Making a B-12 vitamin, which has a metal core and complex surrounding structure, involves 30-some steps.

"People think that's why many organisms have lost it from their genomes," Heal said. "It's just too expensive to make it, and it's easier to get it from food."

The UW team hopes to learn which microbes are producing B-12 vitamins where, to better understand how the base of the marine food web works, how it might alter in a changing environment, how oceans might help regulate atmospheric carbon dioxide, and where marine animals could go to get a well-balanced diet.

"The public really has a very strange relationship to microorganisms," Ingalls said. "People know they cause disease, so they want to kill them. But they're also the only reason that we - or whales, fish or coral reefs - are alive."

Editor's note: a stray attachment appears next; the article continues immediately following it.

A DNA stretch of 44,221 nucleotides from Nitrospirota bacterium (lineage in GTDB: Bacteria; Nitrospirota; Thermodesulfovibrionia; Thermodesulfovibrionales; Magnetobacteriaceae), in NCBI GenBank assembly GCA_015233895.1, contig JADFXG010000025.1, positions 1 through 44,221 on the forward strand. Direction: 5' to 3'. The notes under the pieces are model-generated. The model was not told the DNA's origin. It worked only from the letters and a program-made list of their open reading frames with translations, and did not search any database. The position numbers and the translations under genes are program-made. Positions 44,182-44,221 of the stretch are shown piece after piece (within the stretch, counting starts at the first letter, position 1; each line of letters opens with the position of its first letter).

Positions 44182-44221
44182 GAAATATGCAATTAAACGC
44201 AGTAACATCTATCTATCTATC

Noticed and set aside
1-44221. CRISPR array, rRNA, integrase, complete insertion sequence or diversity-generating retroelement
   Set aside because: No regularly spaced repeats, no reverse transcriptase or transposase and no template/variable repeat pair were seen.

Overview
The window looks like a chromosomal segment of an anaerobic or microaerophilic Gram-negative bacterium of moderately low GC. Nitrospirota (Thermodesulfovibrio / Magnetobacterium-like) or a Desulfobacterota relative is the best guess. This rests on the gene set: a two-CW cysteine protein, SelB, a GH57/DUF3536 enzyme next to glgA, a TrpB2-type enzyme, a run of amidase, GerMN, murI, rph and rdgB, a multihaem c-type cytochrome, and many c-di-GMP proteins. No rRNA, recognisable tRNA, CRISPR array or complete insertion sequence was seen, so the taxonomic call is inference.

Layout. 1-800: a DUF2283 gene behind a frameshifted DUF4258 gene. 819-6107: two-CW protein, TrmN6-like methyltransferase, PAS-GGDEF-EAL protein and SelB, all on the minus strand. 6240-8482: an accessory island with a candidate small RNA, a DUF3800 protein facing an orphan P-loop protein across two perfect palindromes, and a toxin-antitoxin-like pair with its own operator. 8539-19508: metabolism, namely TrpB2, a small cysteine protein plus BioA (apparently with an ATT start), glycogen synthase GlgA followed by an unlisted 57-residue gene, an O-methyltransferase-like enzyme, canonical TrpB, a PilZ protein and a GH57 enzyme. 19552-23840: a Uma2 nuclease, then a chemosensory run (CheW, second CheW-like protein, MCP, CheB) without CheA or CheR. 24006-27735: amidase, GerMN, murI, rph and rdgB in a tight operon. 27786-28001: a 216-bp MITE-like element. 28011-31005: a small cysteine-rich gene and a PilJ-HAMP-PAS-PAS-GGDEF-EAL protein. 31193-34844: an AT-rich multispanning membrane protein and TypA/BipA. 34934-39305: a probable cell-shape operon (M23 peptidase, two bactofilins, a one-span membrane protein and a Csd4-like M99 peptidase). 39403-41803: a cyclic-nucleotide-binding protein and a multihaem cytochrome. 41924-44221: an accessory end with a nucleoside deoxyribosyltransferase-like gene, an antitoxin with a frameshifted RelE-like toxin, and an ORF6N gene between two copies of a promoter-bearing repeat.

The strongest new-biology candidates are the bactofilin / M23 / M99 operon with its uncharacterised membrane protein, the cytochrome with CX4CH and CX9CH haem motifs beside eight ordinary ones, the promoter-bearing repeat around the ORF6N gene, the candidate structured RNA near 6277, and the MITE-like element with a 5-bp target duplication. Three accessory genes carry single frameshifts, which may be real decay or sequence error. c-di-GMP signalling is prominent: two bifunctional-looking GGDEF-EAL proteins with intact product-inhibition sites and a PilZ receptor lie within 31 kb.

Collaborators are David Stahl, E. Virginia Armbrust, Allan Devol, Wei Qin and Laura Carlson at the UW, James Moffett at the University of Southern California and Willow Coyote, an undergraduate from Evergreen State College who will also present a poster at the meeting.

.


Related Links
University of Washington
Water News - Science, Technology and Politics






Comment on this article via your Facebook, Yahoo, AOL, Hotmail login.

Share this article via these popular social media networks
del.icio.usdel.icio.us DiggDigg RedditReddit GoogleGoogle




Memory Foam Mattress Review
Newsletters :: SpaceDaily :: SpaceWar :: TerraDaily :: Energy Daily
XML Feeds :: Space News :: Earth News :: War News :: Solar Energy News





WATER WORLD
Unstable Atlantic deep ocean circulation under future climate conditions
Bergen, Norway (SPX) Feb 28, 2014